Red Pottage eBook

This eBook from the Gutenberg Project consists of approximately 346 pages of information about Red Pottage.

He spoke earnestly and at length to his sister.  He waved aside her timid excuse that she had overslept herself after a sleepless night, and had finished dressing but the moment before he found her in the garden.  He entreated her to put aside such insincerity as unworthy of her.  He reminded her of the long months she had spent at Warpington with its peculiar spiritual opportunities; that he should be to blame if he did not press upon her the first importance of the religious life, the ever-present love of God, and the means of approaching Him through the sacraments.  He entreated her to join her prayers with his that she might be saved from the worship of her own talent, which had shut out the worship of God, from this dreadful indifference to holy things, and the impatience of all religious teaching which he grieved to see in her.

He spoke well, the earnest, blind, would-be leader endeavoring to guide her to the ditch from which he knew not how she had emerged, passionately distressed at the opposition he met with as he would have drawn her lovingly towards it.

The tears were in Hester’s eyes, but the eyes themselves were as flint seen through water.  She stifled many fierce and cruel impulses to speak as plainly as he did, to tell him that it was not religion that was abhorent to her, but the form in which he presented it to her, and that the sin against the Holy Ghost was disbelief, like his, in the religion of others.  But when have such words availed anything?  When have they been believed?  Hester had a sharp tongue, and she was slowly learning to beware of it as her worst enemy.  She laid down many weapons before she trusted herself to speak.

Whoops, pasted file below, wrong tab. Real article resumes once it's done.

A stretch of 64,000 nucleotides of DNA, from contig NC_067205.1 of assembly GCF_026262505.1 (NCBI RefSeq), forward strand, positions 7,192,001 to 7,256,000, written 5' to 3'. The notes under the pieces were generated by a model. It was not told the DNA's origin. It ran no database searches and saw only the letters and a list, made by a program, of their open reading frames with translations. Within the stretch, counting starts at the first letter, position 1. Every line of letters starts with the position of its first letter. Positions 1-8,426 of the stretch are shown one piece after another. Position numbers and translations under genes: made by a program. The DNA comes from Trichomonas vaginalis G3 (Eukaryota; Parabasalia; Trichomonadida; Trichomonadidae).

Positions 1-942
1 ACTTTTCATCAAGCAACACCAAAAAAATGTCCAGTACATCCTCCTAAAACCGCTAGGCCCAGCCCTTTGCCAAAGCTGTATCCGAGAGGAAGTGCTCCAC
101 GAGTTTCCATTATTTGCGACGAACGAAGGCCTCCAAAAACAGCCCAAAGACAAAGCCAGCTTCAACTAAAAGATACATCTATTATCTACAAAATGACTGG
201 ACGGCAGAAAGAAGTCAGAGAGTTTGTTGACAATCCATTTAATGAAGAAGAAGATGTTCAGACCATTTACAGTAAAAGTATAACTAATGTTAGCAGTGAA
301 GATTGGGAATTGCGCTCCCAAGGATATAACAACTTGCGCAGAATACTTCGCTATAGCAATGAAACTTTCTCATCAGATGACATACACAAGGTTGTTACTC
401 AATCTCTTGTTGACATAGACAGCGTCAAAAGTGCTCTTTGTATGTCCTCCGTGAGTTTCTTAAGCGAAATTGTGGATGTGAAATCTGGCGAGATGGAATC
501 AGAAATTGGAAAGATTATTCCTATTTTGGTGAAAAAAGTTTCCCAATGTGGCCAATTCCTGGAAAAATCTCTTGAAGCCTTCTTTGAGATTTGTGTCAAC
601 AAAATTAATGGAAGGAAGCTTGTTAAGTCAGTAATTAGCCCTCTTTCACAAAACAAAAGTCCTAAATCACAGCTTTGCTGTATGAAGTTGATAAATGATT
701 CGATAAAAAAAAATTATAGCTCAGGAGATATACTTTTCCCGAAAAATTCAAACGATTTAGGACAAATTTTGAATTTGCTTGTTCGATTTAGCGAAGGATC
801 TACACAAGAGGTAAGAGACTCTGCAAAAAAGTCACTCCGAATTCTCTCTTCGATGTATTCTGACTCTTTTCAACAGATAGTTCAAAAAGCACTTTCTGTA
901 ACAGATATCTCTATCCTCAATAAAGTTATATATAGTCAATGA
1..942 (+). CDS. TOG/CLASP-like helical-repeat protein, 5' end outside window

“It is good of you to care what becomes of me,” she said, gently, but her voice was cold.  “I am sorry you regard me as you do.  But from your point of view you were right to speak—­as—­as you have done.  I value the affection that prompted it.”

“She can’t meet me fairly,” said Mr. Gresley to himself, with sudden anger at the meanness of such tactics.  “They say she is so clever, and she can’t refute a word I say.  She appears to yield and then defies me.  She always puts me off like that.”

The sun had vanquished the mist, and in the brilliant light the two figures moved silently, side by side, back to the house, one with something very like rage in his heart, the rage that in bygone days found expression in stake and fagot.

Perhaps the heaviest trouble which Hester was ever called upon to bear had its mysterious beginnings on that morning of opal and gossamer when the magnolia opened.

CHAPTER XXIV

Il le fit avec des arguments inconsistants et irrefutables, de ces arguments qui fondent devant la raison comme la neige an feu, et qu’on ne peut saisir, des arguments absurdes et triomphants, de cure de campagne qul demontre Dieu.—­Guy DE MAUPASSANT.

Sybell’s party broke up on Saturday, with the exception of Rachel and Mr. Tristram, who had been unable to finish by that date a sketch he was making of Sybell.  When Doll discovered that his wife had asked that gentleman to stay over Sunday he entreated Hugh, in moving terms, to do the same.

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Red Pottage from Project Gutenberg. Public domain.
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